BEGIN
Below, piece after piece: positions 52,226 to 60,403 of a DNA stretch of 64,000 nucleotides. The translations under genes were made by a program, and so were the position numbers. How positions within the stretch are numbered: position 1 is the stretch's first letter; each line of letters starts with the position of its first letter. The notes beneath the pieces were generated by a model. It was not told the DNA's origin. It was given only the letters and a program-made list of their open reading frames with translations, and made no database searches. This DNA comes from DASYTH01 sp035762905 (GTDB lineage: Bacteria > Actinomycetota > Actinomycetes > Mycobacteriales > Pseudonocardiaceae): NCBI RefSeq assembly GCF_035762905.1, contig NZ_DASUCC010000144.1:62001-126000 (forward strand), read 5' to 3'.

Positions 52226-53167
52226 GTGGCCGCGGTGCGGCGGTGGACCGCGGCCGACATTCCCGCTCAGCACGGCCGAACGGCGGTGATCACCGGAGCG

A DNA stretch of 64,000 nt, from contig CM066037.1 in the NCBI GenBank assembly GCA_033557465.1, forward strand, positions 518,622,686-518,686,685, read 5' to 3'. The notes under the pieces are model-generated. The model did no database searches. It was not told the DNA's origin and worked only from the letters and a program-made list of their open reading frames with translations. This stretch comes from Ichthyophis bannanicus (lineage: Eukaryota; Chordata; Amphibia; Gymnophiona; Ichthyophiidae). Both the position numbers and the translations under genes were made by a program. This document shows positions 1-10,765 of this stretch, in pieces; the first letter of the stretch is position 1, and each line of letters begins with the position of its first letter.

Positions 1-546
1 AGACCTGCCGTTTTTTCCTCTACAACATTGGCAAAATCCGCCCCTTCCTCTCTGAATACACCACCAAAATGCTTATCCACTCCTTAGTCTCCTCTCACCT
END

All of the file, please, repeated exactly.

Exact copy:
Below, piece after piece: positions 52,226 to 60,403 of a DNA stretch of 64,000 nucleotides. The translations under genes were made by a program, and so were the position numbers. How positions within the stretch are numbered: position 1 is the stretch's first letter; each line of letters starts with the position of its first letter. The notes beneath the pieces were generated by a model. It was not told the DNA's origin. It was given only the letters and a program-made list of their open reading frames with translations, and made no database searches. This DNA comes from DASYTH01 sp035762905 (GTDB lineage: Bacteria > Actinomycetota > Actinomycetes > Mycobacteriales > Pseudonocardiaceae): NCBI RefSeq assembly GCF_035762905.1, contig NZ_DASUCC010000144.1:62001-126000 (forward strand), read 5' to 3'.

Positions 52226-53167
52226 GTGGCCGCGGTGCGGCGGTGGACCGCGGCCGACATTCCCGCTCAGCACGGCCGAACGGCGGTGATCACCGGAGCG

A DNA stretch of 64,000 nt, from contig CM066037.1 in the NCBI GenBank assembly GCA_033557465.1, forward strand, positions 518,622,686-518,686,685, read 5' to 3'. The notes under the pieces are model-generated. The model did no database searches. It was not told the DNA's origin and worked only from the letters and a program-made list of their open reading frames with translations. This stretch comes from Ichthyophis bannanicus (lineage: Eukaryota; Chordata; Amphibia; Gymnophiona; Ichthyophiidae). Both the position numbers and the translations under genes were made by a program. This document shows positions 1-10,765 of this stretch, in pieces; the first letter of the stretch is position 1, and each line of letters begins with the position of its first letter.

Positions 1-546
1 AGACCTGCCGTTTTTTCCTCTACAACATTGGCAAAATCCGCCCCTTCCTCTCTGAATACACCACCAAAATGCTTATCCACTCCTTAGTCTCCTCTCACCT